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How to Make Stencils With Microsoft Word

Updated April 17, 2017

Stencils make it simple to paint or draw identical numbers, letters or shapes time and time again. You can use stencils to paint your house number on the curb, making it easier for visitors or emergency personnel to find your home. You can use stencils to create a sign with your family's name, or one asking passersby not to walk on your grass. Instead of buying stencils at the hardware store, make your own using Microsoft Word and your printer.

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  1. Measure the area where you will paint or draw the stencils. Count the numbers or letters you want to stencil onto the area. Divide the area by the number of characters to determine what size your stencils should be.

  2. Open a blank document in Microsoft Word. In the Font drop-down menu, choose a large, bold font with simple lines. A font called Stencil might already be installed with the program, but other fonts such as Arial Black or Impact would work, too.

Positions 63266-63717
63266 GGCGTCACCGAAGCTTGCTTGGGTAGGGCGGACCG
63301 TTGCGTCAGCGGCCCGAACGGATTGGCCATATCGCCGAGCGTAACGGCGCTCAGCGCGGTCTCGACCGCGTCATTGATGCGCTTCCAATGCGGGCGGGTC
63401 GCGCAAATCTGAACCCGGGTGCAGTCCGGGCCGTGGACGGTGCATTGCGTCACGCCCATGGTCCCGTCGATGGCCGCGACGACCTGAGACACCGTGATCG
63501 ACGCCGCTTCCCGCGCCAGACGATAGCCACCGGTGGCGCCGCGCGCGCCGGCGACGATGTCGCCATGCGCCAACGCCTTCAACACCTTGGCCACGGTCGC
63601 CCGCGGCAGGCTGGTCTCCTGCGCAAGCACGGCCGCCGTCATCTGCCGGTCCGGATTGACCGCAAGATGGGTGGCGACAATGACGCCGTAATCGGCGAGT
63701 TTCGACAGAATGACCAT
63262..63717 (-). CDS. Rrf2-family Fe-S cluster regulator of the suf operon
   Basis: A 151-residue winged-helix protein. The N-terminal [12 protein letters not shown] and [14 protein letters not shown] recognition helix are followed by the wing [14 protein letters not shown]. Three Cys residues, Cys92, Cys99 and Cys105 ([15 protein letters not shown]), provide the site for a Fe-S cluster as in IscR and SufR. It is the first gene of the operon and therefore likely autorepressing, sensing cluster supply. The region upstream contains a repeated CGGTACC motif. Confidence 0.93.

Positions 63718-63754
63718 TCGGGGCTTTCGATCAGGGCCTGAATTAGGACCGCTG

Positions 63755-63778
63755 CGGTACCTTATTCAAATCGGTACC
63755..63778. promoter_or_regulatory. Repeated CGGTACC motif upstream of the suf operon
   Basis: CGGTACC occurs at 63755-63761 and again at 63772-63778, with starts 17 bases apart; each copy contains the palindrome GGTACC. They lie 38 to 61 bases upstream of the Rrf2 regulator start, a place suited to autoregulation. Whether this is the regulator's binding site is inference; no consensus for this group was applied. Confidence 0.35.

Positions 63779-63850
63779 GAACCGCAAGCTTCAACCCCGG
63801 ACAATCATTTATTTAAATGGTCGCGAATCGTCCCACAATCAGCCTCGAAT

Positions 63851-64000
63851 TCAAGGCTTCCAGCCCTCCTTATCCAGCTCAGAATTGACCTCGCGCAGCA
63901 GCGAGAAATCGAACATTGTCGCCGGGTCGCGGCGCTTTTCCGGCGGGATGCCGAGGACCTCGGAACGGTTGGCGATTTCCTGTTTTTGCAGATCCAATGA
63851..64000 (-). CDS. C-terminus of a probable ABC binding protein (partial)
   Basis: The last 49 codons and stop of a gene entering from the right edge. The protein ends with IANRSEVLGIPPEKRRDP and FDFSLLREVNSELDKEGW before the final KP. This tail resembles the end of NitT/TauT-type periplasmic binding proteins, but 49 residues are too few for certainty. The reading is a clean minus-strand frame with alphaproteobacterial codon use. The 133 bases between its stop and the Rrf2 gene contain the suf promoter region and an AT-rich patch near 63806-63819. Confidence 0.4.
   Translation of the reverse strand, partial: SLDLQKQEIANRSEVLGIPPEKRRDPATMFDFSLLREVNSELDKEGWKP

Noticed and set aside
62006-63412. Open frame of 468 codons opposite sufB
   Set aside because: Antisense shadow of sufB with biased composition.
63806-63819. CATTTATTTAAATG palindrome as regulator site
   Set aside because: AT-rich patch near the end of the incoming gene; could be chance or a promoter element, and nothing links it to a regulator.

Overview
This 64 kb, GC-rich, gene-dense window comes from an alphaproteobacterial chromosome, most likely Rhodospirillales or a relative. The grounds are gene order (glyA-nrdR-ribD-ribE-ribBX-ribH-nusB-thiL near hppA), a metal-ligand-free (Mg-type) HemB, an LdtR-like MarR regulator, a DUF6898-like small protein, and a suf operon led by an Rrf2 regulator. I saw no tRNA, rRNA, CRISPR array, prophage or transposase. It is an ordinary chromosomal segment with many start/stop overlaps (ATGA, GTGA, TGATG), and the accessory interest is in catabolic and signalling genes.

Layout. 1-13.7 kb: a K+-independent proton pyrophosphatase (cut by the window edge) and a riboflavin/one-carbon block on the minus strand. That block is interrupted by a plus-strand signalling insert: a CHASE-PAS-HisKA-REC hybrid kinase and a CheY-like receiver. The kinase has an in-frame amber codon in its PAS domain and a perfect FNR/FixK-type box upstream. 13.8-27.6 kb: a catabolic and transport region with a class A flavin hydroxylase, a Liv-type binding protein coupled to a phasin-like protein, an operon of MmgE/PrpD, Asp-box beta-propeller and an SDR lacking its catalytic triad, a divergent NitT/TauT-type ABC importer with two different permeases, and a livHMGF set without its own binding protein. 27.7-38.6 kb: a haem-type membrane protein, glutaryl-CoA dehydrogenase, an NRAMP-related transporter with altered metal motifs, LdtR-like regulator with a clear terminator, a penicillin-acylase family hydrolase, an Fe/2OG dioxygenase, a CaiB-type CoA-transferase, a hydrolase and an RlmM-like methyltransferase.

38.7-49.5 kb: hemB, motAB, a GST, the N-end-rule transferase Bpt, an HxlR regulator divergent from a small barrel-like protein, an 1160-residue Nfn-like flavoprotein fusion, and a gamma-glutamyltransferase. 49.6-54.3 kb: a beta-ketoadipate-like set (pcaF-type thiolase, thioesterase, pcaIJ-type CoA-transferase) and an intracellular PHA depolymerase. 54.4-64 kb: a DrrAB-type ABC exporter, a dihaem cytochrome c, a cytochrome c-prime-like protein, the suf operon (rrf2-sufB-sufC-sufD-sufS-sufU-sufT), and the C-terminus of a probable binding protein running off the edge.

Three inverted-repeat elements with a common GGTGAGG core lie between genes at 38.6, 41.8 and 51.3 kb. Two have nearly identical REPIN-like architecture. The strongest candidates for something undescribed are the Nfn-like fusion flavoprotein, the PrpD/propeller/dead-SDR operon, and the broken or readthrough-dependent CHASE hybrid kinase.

3. Create a WordArt object by going to the Insert tab and selecting "WordArt" in the Text group. Choose a basic WordArt style without a drop shadow or other effects. A WordArt box will appear on the page, using the font you selected in Step 2. If necessary, highlight the text in the box, go to the Drawing Tools tab and change the Text Fill to a solid colour and the Text Outline to "No Outline."

  4. Type the word, letters or numbers you want to stencil into the box.

  5. Click on your WordArt object and drag it to stretch the letters to the size you need. Make sure you are in Print Layout view (found under the View tab) so you can use Word's rulers to size your letters. You can also change the page orientation to make more room for the text by going to the Page Layout tab, clicking on "Orientation" and choosing "Landscape."

  6. Print your stencils and use scissors or a craft knife to cut them out.

  7. Tip

    You can use basic clip art graphics to create picture stencils the same way. For sturdier stencils, trace plain-paper stencils onto thin cardboard and cut them out.

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Things You'll Need

  • Paper
  • Scissors or craft knife

About the Author

Tricia Goss' credits include Fitness Plus, Good News Tucson and Layover Magazine. She is certified in Microsoft application and served as the newsletter editor for She has also contributed to The Dollar Stretcher, Life Tips and Childcare Magazine.

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